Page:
Recently I watched a YouTube video clip from Michael Rossato-Bennett’s documentary film Alive Inside, which explores the therapeutic effect of music on the elderly. In the film, a virtually nonresponsive patient who has been in a nursing home for ten years is transformed when his caretaker gives him an iPod loaded with music from his youth. His face becomes animated, his eyes open wide, and he moves in time with the music. And the effects don’t stop there. Even after the music is taken away, his cognitive abilities show a marked improvement; whereas before getting hooked up to the iPod he was barely able to answer yes-or-no questions, after listening to the music he engages vigorously in a conversation about music. He even sings!
Music isn’t the only kind of stimulation that nurtures the elderly and enriches their lives. A few years ago I used to take my two llamas (yes, llamas) to visit the old folks in different assisted living centers and nursing homes. Boy, that really got people going! “Is that a camel?” “I used to live on a farm, and our family had horses.” “I’ve never seen an animal like that before!” “Can I touch it?” I watched little white-haired ladies gasp in surprise and giggle when one of the llamas bent and “kissed” their hair. Gruff old men would smile and feed grain to the animals. There was always a big, lively gathering of the residents in a central room or courtyard, and whenever a resident couldn’t make it out of their room, they were thrilled that I brought the llamas to them – right to their bedside!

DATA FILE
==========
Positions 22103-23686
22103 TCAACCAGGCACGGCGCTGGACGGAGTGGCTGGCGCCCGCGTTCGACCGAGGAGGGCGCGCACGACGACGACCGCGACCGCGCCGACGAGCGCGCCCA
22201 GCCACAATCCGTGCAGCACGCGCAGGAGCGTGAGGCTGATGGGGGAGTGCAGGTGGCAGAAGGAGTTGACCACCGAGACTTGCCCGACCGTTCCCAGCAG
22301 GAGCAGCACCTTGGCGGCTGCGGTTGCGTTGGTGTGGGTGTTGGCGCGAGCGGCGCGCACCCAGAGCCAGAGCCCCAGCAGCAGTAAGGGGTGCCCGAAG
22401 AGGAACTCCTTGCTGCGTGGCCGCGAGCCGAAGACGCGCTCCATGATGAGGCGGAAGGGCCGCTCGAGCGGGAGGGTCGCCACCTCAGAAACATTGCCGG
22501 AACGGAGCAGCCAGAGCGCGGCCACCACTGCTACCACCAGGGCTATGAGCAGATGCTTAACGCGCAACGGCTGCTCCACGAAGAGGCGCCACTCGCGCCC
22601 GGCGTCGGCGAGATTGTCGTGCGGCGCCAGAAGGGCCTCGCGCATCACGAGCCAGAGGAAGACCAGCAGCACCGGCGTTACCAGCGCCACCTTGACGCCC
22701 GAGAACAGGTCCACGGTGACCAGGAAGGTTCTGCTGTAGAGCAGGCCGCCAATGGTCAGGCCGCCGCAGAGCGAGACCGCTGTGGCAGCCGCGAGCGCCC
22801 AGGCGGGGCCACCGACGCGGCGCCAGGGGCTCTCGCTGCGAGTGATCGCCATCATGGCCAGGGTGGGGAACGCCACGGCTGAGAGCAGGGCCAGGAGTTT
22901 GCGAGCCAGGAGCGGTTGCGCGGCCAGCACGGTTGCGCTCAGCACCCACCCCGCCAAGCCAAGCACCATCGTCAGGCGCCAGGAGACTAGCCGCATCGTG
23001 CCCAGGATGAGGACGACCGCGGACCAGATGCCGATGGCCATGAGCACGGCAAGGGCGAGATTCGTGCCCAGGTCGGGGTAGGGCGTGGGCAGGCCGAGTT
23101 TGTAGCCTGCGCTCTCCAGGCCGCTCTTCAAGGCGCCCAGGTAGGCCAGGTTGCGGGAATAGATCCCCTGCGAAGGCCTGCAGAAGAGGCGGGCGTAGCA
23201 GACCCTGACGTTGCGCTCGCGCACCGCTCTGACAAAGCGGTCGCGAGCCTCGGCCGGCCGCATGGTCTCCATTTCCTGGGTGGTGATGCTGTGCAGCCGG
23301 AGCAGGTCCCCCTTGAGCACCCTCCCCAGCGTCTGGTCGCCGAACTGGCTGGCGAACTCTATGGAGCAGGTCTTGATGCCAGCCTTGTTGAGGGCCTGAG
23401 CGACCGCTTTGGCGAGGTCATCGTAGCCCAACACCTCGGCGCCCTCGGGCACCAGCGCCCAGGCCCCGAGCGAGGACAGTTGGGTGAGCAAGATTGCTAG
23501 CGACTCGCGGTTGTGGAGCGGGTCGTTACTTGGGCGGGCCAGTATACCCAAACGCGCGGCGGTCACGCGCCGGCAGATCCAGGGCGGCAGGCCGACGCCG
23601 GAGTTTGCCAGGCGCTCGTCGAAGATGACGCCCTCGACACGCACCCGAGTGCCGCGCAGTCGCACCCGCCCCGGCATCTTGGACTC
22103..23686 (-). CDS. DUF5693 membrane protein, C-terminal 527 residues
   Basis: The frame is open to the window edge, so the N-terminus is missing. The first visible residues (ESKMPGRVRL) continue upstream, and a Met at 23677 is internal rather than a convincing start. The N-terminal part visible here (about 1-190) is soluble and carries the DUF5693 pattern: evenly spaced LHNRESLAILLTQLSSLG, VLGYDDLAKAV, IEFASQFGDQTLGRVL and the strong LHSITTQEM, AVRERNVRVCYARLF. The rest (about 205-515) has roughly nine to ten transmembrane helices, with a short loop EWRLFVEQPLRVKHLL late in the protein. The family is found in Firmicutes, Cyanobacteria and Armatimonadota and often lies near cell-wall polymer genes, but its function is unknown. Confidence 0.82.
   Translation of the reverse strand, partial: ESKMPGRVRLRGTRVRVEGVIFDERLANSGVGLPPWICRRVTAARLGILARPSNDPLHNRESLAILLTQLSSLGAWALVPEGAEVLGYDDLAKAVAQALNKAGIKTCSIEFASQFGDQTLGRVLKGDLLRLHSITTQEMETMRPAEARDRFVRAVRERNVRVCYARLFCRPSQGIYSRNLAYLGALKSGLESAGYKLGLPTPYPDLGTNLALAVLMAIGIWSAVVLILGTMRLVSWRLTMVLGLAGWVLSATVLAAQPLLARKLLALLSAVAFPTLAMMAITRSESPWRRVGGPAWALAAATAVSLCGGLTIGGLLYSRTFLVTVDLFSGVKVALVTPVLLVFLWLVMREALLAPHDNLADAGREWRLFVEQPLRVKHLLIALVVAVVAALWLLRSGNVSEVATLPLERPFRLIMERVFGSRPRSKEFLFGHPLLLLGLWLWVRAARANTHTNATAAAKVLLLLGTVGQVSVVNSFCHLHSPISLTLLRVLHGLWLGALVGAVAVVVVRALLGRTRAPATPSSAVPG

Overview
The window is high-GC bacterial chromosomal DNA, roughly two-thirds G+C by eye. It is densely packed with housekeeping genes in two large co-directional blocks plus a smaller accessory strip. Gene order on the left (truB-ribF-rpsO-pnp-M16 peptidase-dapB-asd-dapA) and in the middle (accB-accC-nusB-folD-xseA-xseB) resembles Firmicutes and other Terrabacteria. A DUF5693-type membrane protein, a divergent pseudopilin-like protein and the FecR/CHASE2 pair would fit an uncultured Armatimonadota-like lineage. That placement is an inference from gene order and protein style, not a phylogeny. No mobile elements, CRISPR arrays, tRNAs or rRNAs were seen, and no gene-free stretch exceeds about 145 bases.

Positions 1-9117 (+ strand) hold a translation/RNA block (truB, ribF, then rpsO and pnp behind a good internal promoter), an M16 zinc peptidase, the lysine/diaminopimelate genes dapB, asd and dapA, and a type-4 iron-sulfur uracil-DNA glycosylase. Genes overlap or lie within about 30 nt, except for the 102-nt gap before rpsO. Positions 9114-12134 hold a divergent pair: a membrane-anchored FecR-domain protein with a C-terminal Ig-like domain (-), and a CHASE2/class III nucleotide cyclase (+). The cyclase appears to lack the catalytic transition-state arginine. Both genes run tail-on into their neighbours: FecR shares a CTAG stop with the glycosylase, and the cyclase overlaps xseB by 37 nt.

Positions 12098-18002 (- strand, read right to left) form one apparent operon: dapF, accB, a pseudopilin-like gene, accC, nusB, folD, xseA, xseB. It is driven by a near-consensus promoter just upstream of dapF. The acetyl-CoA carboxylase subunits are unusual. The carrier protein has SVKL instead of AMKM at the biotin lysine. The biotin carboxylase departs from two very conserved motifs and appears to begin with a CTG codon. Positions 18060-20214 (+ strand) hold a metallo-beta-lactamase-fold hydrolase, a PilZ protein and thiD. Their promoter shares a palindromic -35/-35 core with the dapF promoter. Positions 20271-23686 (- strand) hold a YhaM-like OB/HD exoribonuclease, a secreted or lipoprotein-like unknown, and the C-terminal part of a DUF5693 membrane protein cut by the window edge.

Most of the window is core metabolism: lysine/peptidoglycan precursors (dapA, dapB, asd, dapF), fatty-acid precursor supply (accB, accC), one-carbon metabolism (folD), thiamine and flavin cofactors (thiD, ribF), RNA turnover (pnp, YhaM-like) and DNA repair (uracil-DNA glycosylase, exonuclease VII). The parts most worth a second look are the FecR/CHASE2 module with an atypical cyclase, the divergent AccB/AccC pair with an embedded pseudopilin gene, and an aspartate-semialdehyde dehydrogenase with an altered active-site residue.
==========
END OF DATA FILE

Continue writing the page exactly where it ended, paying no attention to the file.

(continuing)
We all know that elderly people benefit from these kinds of stimulation. They need an opportunity to tap in to the essence of who they are at the very core of their being. Just because someone is unable to move around as much as he or she used to doesn’t mean he or she is content to be still; and just because someone’s cognitive abilities are deteriorating doesn’t mean he or she is disinterested in engaging with others. Music, animals, dance, and art all enhance our sense of being alive in a very expressive and creative way. As an elder loved one ages, it is easy to get stuck on treating his or her physical and cognitive decline and to forget an important piece of the picture: emotional well-being. Really this should be at the top of the list, because compared to an elder who becomes lonely, depressed, and disinterested, a happy person is generally healthier, and an engaged person may retain cognitive function longer.
When thinking about moving your elder loved one to assisted living or nursing home care, make sure you look at the attention the facility gives to its residents’ emotional well-being. Make sure there will be activities that appeal to your loved one. Reassure your loved one that transitioning to a residential facility does not mean entering a depressing or boring stage of life; it can be an opportunity to connect with others and experience new activities.
If you need help finding the facility that best suits your loved one’s needs and will keep his or her spirit alive, get in touch.